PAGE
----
Among recent high school grads, Hispanic college enrollment rate surpasses that of whites
A new U.S. Census Bureau report shows that after several years of gains, college enrollments in the U.S. fell between 2011 and 2012. But for one group—Hispanics—college enrollments were up, reflecting Hispanic population growth along with a growing share of young Latinos prepared for college. The new Census Bureau data also shows Hispanic students reached […]
Ready or not, 77 million kids and adults heading back to school soon
As back-to-school time approaches, statistics show that projected enrollment is on the rise again after slipping a bit in recent years.
Hispanics Pass Whites in Rate of College Enrollment
A record seven-in-ten Hispanic high school graduates in the class of 2012 enrolled in college that fall, two percentage points higher than the rate among white high school grads.
Hispanic Student Enrollments Reach New Highs in 2011
At the nation’s four-year colleges and universities, Hispanics have reached a new milestone and are now the largest minority group, reaching a record 16.5% of the total college student enrollment. One-in-four public elementary school students are Hispanic.
Hispanic College Enrollment Spikes, Narrowing Gaps with Other Groups
The number of 18-to-24 year old Hispanics attending college in the United States hit an all-time high of 12.2 million in October 2010, driven by a single-year surge of 24% in Hispanic enrollment. Rising educational attainment was a dominant driver of the enrollment trends for young Hispanic adults, with the share of those completing high school and attending college on the rise.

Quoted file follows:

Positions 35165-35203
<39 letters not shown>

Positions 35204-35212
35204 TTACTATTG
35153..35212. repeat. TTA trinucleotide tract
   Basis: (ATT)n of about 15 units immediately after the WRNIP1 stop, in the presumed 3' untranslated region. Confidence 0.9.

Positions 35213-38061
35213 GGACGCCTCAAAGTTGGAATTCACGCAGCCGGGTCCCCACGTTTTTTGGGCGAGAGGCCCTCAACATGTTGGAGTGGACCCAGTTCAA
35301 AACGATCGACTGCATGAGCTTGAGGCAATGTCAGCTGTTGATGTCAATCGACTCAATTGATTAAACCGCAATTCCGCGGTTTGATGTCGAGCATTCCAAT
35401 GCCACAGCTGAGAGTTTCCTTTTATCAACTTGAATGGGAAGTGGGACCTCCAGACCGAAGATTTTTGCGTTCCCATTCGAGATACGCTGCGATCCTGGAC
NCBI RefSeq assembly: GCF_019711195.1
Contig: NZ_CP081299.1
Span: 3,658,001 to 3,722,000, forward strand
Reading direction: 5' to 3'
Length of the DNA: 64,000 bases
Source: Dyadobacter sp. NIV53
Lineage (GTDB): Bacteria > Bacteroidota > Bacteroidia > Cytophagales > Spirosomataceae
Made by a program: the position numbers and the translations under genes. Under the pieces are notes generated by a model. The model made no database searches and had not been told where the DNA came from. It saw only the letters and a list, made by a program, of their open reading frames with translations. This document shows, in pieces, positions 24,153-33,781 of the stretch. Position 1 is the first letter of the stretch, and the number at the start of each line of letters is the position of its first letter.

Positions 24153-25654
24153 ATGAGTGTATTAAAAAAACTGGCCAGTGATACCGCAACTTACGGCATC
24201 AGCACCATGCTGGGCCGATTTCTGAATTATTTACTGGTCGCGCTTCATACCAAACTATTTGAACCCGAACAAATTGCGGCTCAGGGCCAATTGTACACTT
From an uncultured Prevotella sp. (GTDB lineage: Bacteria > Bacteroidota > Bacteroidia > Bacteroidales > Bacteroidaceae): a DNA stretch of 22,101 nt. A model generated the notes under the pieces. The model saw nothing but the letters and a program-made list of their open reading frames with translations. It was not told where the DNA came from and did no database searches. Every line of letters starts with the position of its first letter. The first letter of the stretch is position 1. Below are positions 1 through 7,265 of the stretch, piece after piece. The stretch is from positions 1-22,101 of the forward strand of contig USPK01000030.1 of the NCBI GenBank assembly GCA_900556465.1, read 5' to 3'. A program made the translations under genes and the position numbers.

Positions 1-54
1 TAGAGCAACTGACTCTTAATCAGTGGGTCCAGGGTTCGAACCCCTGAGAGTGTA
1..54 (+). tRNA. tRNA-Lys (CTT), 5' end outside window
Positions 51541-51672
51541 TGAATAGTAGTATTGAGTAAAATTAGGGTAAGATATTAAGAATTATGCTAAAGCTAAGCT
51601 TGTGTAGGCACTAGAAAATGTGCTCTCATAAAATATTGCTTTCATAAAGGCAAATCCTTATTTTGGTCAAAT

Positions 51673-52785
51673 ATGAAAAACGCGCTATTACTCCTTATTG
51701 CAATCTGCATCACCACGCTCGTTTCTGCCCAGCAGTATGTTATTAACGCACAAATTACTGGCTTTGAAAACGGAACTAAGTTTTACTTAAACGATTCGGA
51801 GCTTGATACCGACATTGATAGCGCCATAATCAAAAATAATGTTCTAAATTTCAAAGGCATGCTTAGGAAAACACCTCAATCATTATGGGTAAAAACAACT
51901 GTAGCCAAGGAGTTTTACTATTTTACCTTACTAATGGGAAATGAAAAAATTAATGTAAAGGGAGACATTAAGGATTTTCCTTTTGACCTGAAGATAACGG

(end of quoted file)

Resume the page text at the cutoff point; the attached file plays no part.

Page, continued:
Hispanics and the GED
Hispanics have a much higher high school dropout rate than do blacks or whites, but far fewer obtain GEDs. Among dropouts, however, native-born Hispanics are four times more likely than foreign born to have a GED, and as likely as African American dropouts.
Between Two Worlds: How Young Latinos Come of Age in America
Never before in this country’s history has a minority ethnic group made up so large a share of the youngest Americans.
The Changing Pathways of Hispanic Youths into Adulthood
Even as their share of the young adult population has risen dramatically, young Latino adults in the United States have become more likely to be in school or the work force now than their counterparts were in previous generations.
The Rapid Growth and Changing Complexion of Suburban Public Schools
Public school enrollment in the nation’s suburbs has shot up by 3.4 million in the past decade and a half, with the primary driver of this trend being a near doubling of the Latino share of the student population.
One-in-Five and Growing Fast: A Profile of Hispanic Public School Students
The number of Latino students in public schools nearly doubled from 1990 to 2006, accounting for 60% of the total growth in school enrollments. Projections now show there will be more school-age Hispanic children than school-age non-Hispanic white children by 2050.